Avonlea Matheny / Sun Contributor

Abstract artist Carrie Moyer discussed her life and her relationship with art during a Monday night lecture in Milstein Auditorium.

October 2, 2018

Feminist Painter Shares Relationship Between Art and Activism Through Political Art

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All eyes were fixed on abstract painter Carrie Moyer as her flashing images of colorful shadows filled the projector screen. Moyer, a well-known artist, gave a talk about her life and relationship with art on Monday night in Milstein Auditorium.

Jumping from Oregon, Washington to California throughout her childhood, Moyer was so convinced of her destiny in New York that she never learned how to drive.

“I moved to New York the minute I could possibly do that because I thought that was where one became an artist,” she said.

Inspired by 80s painters like Lee Krasner and Bill Jensen during her undergraduate years at the Pratt Institute, Moyer created her own playful pieces like vortexes of vibrant and contrasting colors and brush strokes that she now calls “too much-ness.” She became the “only young intern” for Heresies: A Feminist Publication on Art and Politics, a magazine that existed from the 70s to the 90s.

After receiving her B.F.A. from Pratt, Moyer began Dyke Action Machine! in 1991 with photographer Sue Schaffner. The NYC-based public art project sparked her devotion to artistic activism through agitprop, or political propaganda in art. It became her space between activism and the art world.

At the time, “[queer, gay, lesbian, transgender figures] were virtually invisible,” she said. “This project was about inserting ourselves into places that we were not being seen — images of women with agency, with an empowered sense, in a place as mundane as an ad on the street or subway.”

Pasting her art next to advertisements in the streets of New York, Moyer sought to make a change once thought impossible through painting. Her work for Dyke Action Machine! and Lesbian Avengers, a lesbian activist group, featured slogans like “Run Bush Run! The Lesbians are Coming” and “Come Out! Join the Gay Liberation Front,” during an unprecedented “outing” movement at the time. Other Moyer paintings satirized the “gay gene” phenomenon including Pat the Bunny, named after her mother, which shows a young girl reaching up her mother’s skirt.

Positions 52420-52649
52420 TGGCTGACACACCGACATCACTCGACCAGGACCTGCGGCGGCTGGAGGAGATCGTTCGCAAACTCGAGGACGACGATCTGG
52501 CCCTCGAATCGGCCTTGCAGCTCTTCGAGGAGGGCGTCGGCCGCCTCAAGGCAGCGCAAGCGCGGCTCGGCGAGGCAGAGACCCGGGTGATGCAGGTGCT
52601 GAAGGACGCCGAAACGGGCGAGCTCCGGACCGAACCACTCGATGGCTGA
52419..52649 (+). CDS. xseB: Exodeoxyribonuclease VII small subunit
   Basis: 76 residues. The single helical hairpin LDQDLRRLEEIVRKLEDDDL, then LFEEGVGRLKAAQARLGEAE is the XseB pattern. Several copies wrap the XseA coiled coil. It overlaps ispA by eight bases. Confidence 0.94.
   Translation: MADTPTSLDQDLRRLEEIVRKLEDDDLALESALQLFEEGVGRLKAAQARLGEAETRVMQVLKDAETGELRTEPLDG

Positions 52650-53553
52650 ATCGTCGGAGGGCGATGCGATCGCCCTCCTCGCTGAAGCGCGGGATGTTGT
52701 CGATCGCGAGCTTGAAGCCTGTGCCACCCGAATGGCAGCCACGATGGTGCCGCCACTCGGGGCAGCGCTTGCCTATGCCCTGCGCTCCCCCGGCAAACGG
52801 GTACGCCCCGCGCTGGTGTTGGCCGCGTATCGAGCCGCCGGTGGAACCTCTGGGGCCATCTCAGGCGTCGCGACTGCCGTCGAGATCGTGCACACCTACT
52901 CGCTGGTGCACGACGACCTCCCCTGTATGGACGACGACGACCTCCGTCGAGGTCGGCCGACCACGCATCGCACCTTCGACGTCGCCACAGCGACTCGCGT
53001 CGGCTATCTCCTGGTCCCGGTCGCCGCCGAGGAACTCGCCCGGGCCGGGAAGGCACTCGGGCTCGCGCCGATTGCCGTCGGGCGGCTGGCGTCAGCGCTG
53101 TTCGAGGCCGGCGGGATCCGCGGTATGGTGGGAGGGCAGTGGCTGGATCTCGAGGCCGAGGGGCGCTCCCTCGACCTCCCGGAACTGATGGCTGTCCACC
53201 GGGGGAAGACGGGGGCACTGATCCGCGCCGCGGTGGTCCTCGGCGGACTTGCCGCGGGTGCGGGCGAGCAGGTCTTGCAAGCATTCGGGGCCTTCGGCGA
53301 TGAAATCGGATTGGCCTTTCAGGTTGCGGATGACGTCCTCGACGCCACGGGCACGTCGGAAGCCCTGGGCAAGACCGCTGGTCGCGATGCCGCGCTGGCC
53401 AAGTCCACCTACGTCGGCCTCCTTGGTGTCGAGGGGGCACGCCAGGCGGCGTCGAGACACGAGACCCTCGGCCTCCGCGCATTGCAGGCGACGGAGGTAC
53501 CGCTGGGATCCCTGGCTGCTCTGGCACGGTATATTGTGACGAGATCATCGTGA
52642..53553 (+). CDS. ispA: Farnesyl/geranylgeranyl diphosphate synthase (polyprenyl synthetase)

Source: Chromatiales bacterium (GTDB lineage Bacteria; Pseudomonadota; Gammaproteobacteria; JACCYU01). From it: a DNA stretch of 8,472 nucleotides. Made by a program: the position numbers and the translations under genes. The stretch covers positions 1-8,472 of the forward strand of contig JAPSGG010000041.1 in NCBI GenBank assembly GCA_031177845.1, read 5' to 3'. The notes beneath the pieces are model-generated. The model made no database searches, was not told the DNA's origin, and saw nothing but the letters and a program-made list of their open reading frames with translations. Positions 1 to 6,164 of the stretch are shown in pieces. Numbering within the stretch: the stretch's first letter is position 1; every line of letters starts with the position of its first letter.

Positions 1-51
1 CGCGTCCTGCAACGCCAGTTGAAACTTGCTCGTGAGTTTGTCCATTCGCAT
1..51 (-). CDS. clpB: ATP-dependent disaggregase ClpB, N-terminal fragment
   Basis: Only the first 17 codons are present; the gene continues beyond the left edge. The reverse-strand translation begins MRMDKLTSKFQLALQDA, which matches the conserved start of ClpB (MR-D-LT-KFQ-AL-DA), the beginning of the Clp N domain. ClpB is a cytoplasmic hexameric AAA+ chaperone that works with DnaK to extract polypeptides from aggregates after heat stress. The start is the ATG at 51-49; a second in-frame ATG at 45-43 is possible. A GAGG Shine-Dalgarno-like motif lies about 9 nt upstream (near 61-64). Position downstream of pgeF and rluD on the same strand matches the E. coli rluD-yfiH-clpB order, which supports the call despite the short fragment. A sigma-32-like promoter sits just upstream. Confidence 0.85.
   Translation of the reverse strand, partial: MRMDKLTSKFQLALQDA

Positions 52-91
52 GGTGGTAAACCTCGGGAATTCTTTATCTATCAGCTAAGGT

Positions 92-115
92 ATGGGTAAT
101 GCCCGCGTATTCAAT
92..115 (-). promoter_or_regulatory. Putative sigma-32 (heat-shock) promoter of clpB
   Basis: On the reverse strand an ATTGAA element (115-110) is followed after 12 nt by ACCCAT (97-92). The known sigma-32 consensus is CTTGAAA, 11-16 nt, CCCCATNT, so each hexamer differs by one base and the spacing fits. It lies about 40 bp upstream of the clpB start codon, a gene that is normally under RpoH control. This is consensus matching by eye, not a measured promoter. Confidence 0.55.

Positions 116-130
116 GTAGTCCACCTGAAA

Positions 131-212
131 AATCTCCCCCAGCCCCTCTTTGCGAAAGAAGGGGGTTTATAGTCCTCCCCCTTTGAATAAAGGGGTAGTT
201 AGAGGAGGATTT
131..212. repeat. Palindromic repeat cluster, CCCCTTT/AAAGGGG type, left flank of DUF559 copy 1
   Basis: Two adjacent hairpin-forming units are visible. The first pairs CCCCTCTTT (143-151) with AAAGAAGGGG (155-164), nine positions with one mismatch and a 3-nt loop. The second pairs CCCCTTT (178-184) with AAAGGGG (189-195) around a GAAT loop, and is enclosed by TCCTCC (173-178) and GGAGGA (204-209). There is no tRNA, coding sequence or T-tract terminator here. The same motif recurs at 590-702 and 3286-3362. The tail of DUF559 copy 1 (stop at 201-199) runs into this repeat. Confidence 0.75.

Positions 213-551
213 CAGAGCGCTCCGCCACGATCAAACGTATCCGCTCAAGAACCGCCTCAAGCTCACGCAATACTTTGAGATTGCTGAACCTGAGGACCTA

“Feminist painting in the 70s was pretty much rejected because of its patriarchal history,” she said. “So, in a way, I am sort of making up a history.”

Never finding a role model as a young artist, Moyer sought to do what she could truly connect with on her own, which was to paint the desires of women artists prior to her. Her main medium, acrylic paint, challenges the historical attachment of art to great male painters with its novelty.

She said that her intricate and “nonsensical” abstract painting style invites you in while keeping you at the surface. With water, paint and a 96-inch canvas, she said her art comes to life through manual manipulation.

“What I hope, as somebody who writes a lot, is that paintings and visuals outstrip language in a certain way,” she said. “There’s so much more here than I could ever talk about.”

In 2004, her abstract paintings were featured alongside wife Sheila Pepe’s sculpture of a thousand shoelaces knotted together in the Palm Beach Institute of Contemporary Art exhibition called “Two Women: Carrie Moyer and Sheila Pepe.” Pepe was a visiting associate professor in Cornell’s Department of Art in 2015.

Moyer received her M.F.A. from Bard College in 2000. She is now a professor and director of the M.F.A. program in studio art at Hunter College and is represented by the D.C. Moore Gallery in New York. Her new schedule keeps her from starting mural projects in public places, like she once did with her agitprop.

“I would love to do a subway station, it appeals to my ‘art for the people’ feeling,” she said. “Some of my happiest moments are walking through different people’s stations.”